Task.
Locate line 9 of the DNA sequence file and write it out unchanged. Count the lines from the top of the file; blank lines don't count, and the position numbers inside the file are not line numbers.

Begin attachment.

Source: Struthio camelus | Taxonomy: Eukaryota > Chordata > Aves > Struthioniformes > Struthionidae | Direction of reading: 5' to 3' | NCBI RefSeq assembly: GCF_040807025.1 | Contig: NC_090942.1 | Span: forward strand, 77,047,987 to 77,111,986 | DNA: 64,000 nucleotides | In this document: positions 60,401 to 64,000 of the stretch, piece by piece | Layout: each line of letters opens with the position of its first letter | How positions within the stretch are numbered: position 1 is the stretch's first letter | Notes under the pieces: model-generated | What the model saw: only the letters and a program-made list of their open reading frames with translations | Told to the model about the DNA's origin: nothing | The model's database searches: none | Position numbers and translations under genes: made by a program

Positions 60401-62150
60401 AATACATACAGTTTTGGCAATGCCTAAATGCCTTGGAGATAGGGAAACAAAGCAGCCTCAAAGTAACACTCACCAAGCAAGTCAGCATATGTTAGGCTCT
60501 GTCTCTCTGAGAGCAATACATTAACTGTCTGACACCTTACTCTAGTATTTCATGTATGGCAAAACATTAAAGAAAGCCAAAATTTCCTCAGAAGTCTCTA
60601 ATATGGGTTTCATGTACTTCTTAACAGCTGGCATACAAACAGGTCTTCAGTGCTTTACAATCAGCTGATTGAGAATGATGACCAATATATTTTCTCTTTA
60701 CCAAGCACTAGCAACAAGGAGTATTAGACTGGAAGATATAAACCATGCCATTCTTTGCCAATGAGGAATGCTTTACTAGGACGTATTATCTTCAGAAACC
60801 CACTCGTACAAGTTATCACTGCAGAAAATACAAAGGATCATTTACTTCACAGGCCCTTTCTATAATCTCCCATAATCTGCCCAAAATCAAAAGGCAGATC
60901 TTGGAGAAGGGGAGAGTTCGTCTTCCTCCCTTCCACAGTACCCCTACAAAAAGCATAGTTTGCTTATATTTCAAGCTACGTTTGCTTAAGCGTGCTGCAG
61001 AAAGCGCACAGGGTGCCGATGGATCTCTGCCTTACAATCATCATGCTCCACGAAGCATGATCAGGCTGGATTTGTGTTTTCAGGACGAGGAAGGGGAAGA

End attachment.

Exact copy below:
61001 AAAGCGCACAGGGTGCCGATGGATCTCTGCCTTACAATCATCATGCTCCACGAAGCATGATCAGGCTGGATTTGTGTTTTCAGGACGAGGAAGGGGAAGA